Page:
MCR 30kg vs Diedrich DR25 coffee roaster?
I received an email today from a customer asking how our MCR 30kg compares to Diedrich DR25.
Although I have a great deal of familiarity with the Diedrich’s IR and CR series roasters, I was unfamiliar enough with the DR model that I was forced to review Diedrich’s website and study the specs.
This is my answer:
The DR–25 is a much smaller, much lighter built and less powerful machine than my 30kg.
The DR is single phase and all of the motors are sized significantly smaller. Ours are all N-Frame 3-phase. Our cooling tray will accommodate 3 full batch sizes for mixing. Our loader is included with both a scale and a filtration system. Our blowers are high pressure centrifugal, not low pressure squirrel cages. This is important for your roaster because it gives you headroom to maintain exactly the same airflow as your blower or venting become crudded up. You’ll use the drum pressure gauge to correlate fan speed with drum pressure to precisely repeatable airflow setting and RoastPATH will record every change you make on setting for each and every batch.
Speaking of RoastPATH, we’re glad to see Diedrich is finally caught on to offering variable drum and fan speed and some limited version of integrated data logging, but we’ve done that on literally every model as standard from the very beginning. Our 30kg has 15 sensors and readouts that both drive the operator assist functions like automated cooling and automated between batch recovery protocol, but also transmit via a plug and play USB connection to RoastPATH. RoastPATH records every setting change and outcome an operator makes over the course of a roast and then makes that information available for roast review and roast replay functions. These features are standard on every single digitally controlled MCR roaster from 2kg to 60kg.
Ours are the most sophisticated single pass roasters ever built and they’ve set a new standard for roast accuracy and precision. As a matter of cooling performance, none of these guys have figured out how to read a blower pressure curve. That squirrel cage design outputs an enormous volume of air on paper, but in the cooling tray when all the holes are covered by coffee about 70% of that airflow evaporates. Most customers transitioning to a large MCR machine experience an immediate .5 to .75 point improvement in roast quality due to cooling performance alone.
On top of all that, across our entire range of roasters and relative to our competitors similarly sized machines, our drums are significantly larger, thicker, heavier and double walled. At 16″ water column, we’re generating 200000+ BTU’s and the machine is designed to allow you to make full use of all of that heat without automatically inducing heat defect.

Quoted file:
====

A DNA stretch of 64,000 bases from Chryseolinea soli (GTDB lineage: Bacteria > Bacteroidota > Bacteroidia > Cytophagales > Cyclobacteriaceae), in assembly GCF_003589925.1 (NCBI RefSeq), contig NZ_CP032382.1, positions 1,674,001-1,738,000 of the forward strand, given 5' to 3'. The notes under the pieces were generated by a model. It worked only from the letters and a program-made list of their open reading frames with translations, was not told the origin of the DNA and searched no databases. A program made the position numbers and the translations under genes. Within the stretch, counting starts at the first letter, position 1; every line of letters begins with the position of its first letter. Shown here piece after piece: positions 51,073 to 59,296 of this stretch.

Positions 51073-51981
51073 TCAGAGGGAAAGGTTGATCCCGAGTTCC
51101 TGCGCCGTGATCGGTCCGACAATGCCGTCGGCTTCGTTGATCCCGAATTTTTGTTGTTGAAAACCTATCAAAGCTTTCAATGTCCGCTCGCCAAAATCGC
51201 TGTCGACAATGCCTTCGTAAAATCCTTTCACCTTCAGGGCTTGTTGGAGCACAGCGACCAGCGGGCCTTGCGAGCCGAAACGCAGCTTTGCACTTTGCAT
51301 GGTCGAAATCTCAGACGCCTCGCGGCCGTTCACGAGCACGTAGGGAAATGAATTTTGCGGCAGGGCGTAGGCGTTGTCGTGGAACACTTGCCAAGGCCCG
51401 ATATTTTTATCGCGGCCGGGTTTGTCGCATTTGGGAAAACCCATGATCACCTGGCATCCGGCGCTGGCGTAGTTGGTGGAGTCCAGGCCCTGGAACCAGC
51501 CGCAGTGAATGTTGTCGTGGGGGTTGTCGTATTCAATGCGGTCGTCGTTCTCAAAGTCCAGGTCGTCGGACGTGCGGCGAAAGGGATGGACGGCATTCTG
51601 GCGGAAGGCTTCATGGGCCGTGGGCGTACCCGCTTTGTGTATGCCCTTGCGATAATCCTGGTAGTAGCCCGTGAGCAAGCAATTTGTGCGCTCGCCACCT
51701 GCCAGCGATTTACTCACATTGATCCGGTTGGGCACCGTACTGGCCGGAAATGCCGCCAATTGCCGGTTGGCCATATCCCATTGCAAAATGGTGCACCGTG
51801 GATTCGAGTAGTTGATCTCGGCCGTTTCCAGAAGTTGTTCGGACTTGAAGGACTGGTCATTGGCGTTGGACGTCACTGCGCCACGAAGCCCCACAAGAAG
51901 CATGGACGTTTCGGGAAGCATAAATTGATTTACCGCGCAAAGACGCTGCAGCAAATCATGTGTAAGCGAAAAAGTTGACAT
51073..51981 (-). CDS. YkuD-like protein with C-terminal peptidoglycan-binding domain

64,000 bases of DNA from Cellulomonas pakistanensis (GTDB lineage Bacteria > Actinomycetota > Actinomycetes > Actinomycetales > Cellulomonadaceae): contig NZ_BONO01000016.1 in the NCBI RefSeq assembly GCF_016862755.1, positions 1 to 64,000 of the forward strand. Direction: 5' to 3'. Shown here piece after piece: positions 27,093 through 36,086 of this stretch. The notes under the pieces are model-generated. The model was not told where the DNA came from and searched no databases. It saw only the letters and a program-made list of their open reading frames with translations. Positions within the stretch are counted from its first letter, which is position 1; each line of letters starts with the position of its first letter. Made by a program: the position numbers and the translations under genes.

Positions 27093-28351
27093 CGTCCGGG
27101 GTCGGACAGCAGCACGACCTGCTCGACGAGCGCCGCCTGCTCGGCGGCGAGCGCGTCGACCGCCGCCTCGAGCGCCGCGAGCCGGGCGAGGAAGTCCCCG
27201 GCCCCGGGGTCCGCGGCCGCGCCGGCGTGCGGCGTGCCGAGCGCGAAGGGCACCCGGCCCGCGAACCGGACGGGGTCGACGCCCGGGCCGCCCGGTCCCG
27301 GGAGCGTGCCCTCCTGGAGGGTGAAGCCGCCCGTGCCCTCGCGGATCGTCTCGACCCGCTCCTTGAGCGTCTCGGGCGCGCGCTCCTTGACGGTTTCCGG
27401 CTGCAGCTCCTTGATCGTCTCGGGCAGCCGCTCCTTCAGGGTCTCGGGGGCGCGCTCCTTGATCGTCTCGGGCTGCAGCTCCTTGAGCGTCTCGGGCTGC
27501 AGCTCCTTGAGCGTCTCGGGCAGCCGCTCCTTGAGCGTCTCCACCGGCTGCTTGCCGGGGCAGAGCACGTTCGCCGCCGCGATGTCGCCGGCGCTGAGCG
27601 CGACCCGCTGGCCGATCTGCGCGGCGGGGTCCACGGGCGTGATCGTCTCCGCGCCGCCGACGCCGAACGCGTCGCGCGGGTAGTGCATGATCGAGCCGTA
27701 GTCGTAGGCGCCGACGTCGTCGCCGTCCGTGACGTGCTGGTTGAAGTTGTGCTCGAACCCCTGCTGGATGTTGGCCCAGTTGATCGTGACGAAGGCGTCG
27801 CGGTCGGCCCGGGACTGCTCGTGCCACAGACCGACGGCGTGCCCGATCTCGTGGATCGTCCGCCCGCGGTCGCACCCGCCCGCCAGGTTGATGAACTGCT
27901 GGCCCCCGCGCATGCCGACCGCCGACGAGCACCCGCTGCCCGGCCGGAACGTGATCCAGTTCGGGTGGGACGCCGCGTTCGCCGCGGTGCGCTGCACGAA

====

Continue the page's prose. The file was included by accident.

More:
If you want a big hulking brute of a high performance machine, we win hands down.
Diedrich is a good company and they build nice stuff. You’ll not go wrong with either machine. Their brochure claims 12.5 to 25 kg capacity. If you have the space and you install it right, my 30kg will produce optimally roast profiled and data logged coffee from between 6kg and 36kg.
We can do this because we have much better better thermometry and feedback loops for gas and airflow and consequently much tighter control over our application of heat plus the headroom in capacity, heat, roast air and cooling capability to make it work.
When our 30kg roaster is installed to spec, and because we designed and certified ALL of our gas trains custom for specialty coffee roasting, you’ll have enormously tighter micro-step gas control and micro-step control between 1 and zero on the gauge. The IR burner in the IR and DR models requires a minimum gas pressure to function that forces the operator to only a low or off gas setting. A lot of the time this means you’re guessing about your finish time and temp because you are forced to coast to the end of your roast.
Incidentally, and as someone that has actually run a bunch of roasters trying to get a better thing out of the cooling tray, from the specs I very much doubt the CR is doing a high quality specialty light roast Ethio at any capacity greater than about 40-45lbs. You would, seriously, be better off running my 20kg at 24kg (48 lbs).
If you get the installation right and if you have the chops or you care to put in the effort to develop the chops, you will get 44% more coffee out of the 30kg.
That’s something along the lines an optimistically charitable 55lbs of green in per batch vs 79.2lbs of green per batch.
One last thing: I haven’t cupped with you and I haven’t cupped your coffee. What the CR will do is run a full batch at something like 50lbs over a 15-17 minute roast to a highly consistent medium dark roast profile with an okay coffee. If you’re running a darker roasted, highly soluble, slightly lower quality coffee for supermarkets or restaurants or bakeries, the CR is a relatively compact solution.
If you’re searching high and low for the next great lot of whatever and you’re busting you a– every day to get a better version of that coffee into bunch of bags, you really want to know me.
I very sincerely wish you the best of success whatever you do it with.
President, Mill City Roasters